There is nothing wrong with wanting “heroes,” but we must understand the criteria used to select those whom we are asked to revere. The ever-growing fixation with Nobels and the increasing number of well-endowed parvenu prizes, often recruited for academic branding, political legitimation, and diplomatic posturing, results in absurdities.
So why the Nobel Prize? There is no comparable competition that has accrued over a century of ascribed meaning. Once the obsession began, cultural momentum wore down any criticism. More recently, committee practices have improved. Yet, the extraordinary growth in the number of scientists and scientific specialties, increasing number of talented writers (especially those in second- and third-world countries), and widening notions of what it means to contribute to “peace” make the task of selecting winners even more difficult than it was in the past. Regardless, excellence is much broader and deeper than the display of some golden medallions. As one of the physics committee members questioning the obsession with the Nobel asked, “Why should we care so much about what a small handful of Swedes think?”
There is irony in the history of the Nobel Prize. Many of the early enthusiastic boosters of the Nobel cult saw the prize as a means to celebrate individual “genius,” in an age marked by the upper-class elites’ fear of a growing faceless “mass-society.” Yet, the prize enables universities and government agencies today to weigh in and measure alleged “quality” based on relatively superficial indices. What does the number of laureates say about the overall quality of research? Of teaching programs? Of the quality of life at that institution or in that nation?
Whatever Alfred Nobel meant in awarding the prize to those who “benefit on mankind,” he certainly did not mean for the promotion of narrow professional interests, nor institutional and national boosterism. When will the media, university administrators, government officials, and diplomatic core take a sober stance and reduce the over-dimensioned ritual reverence for an imperfect icon? Chances are, not soon.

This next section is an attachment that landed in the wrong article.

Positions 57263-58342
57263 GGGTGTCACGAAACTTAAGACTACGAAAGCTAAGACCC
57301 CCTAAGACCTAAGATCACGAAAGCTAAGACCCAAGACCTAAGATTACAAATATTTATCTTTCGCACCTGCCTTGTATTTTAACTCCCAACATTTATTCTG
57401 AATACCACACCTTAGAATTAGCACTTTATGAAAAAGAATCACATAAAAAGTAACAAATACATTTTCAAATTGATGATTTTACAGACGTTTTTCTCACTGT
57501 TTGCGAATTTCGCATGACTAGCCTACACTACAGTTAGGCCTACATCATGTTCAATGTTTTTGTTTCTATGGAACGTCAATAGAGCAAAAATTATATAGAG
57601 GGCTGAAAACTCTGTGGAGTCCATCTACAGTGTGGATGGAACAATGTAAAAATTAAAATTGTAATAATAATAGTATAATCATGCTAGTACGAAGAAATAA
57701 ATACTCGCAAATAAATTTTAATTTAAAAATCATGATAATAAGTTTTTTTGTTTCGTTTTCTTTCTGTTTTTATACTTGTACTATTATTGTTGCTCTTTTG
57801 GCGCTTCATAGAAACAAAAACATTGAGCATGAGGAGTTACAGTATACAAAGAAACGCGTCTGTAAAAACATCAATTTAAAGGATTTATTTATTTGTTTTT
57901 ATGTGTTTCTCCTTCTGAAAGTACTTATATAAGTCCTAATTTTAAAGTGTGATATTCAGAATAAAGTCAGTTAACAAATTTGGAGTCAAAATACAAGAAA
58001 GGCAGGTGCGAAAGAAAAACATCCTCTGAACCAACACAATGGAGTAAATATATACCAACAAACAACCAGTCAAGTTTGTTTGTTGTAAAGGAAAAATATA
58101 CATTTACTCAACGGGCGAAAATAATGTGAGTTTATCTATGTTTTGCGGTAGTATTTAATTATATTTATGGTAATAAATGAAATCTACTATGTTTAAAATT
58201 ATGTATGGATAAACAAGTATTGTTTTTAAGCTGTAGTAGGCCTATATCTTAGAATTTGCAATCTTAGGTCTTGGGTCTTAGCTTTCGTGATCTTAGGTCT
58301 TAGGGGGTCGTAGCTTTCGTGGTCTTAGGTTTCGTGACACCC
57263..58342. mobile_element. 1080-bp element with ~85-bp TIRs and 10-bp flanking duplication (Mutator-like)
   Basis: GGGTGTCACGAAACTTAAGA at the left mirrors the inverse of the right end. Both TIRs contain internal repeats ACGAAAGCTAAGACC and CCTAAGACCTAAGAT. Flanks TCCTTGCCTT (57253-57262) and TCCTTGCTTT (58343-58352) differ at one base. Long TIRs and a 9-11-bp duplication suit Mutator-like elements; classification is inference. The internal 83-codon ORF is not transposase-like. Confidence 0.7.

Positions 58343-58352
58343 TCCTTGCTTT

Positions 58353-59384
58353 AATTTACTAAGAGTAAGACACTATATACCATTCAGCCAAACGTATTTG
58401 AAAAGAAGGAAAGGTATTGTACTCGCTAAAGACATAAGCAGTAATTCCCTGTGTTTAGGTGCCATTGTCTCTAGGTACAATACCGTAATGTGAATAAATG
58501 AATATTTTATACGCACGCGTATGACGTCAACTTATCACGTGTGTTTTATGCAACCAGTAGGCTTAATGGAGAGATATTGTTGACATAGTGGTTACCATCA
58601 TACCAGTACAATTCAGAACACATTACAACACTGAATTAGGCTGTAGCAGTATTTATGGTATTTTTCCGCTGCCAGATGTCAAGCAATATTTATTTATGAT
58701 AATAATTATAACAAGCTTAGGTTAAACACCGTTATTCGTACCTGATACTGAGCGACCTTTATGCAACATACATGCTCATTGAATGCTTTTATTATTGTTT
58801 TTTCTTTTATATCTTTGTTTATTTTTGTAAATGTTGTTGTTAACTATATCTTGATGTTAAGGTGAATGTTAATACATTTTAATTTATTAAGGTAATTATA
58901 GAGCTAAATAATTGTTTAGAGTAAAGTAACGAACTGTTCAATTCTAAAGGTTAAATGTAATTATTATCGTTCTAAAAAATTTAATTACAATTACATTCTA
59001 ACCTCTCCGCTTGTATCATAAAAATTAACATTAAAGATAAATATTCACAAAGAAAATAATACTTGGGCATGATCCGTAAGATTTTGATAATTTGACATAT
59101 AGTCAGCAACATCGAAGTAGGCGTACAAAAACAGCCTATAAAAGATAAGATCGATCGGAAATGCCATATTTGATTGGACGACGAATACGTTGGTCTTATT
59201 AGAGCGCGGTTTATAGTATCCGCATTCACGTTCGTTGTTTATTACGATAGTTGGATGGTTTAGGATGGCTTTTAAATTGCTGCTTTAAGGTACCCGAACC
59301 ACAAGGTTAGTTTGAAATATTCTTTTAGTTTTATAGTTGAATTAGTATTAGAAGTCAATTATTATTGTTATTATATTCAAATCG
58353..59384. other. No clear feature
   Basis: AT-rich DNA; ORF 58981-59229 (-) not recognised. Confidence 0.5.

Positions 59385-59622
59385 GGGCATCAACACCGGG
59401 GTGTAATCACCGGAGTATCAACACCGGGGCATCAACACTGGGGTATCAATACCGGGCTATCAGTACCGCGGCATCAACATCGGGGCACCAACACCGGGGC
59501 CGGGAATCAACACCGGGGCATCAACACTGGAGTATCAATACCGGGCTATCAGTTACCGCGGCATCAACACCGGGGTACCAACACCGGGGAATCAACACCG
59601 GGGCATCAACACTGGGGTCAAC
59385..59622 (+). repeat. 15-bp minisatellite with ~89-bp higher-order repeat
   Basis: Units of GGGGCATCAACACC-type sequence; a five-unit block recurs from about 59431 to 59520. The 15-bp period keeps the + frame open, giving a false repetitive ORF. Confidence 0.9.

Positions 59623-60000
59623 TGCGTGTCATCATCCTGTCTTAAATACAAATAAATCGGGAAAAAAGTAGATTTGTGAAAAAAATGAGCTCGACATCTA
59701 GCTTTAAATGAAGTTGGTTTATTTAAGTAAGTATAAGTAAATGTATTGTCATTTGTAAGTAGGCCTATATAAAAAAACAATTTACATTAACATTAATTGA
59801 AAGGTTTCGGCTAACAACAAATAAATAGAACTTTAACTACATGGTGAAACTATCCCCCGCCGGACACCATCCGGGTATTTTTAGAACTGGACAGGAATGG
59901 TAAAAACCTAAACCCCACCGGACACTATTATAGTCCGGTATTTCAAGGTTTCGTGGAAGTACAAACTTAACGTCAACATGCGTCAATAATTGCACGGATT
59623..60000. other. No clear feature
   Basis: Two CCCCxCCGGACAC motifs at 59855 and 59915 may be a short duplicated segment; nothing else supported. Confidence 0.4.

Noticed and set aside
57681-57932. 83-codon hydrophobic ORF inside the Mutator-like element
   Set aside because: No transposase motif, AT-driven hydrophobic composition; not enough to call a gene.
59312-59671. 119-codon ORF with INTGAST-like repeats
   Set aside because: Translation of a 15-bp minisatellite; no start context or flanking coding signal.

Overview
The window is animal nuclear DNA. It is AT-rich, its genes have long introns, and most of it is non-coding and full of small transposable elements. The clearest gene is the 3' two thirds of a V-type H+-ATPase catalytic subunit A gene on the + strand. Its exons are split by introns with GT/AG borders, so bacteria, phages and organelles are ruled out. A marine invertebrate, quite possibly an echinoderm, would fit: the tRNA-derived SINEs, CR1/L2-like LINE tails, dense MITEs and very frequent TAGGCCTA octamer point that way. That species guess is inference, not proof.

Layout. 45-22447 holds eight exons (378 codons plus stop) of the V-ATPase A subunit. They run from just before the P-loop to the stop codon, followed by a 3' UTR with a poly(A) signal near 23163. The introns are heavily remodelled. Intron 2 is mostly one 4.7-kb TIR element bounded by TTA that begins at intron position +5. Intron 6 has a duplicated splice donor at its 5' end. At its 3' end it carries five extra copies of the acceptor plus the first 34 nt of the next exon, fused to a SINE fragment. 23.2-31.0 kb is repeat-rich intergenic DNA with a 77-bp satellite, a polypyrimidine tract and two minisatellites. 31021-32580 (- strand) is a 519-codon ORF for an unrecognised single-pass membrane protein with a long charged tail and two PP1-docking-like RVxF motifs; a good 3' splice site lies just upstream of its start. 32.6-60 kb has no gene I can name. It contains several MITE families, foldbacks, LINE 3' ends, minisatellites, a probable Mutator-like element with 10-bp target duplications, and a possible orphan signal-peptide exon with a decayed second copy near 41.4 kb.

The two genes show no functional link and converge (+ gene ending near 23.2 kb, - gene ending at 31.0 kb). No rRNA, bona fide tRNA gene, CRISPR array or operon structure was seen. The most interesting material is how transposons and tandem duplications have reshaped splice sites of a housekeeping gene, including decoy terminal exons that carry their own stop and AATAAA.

The standard classics include, Elisabeth Crawford, The Beginnings of the Nobel Institution: The Science Prizes, 1901-1915 (Cambridge: CUP, 1984); Kjell Espmark, Det litterära Nobelpriset. Principer och värderingar bakom besluten (Stockholm: Norstedts, 1986); R.M. Friedman, “Nobel physics prize in perspective,” Nature (1981), 793-98; Friedman, “Text, context, and quicksand: Method and understanding in studying the Nobel science prizes,” Historical Studies in the Physical and Biological Sciences, 20, 1 (1989), 63-77; Friedman, The Politics of Excellence: Behind the Nobel Prize in Science (New York: Freeman & Holt, 2001). The Royal Swedish Academy of Sciences is responsible for appointing Nobel committees and awarding prizes in physics, chemistry, and economics; the Swedish Academy for literature, Caroline Institution for medicine/physiology; the Norwegian Parliament (Stortinget) appoints the committee for peace, which functions autonomously.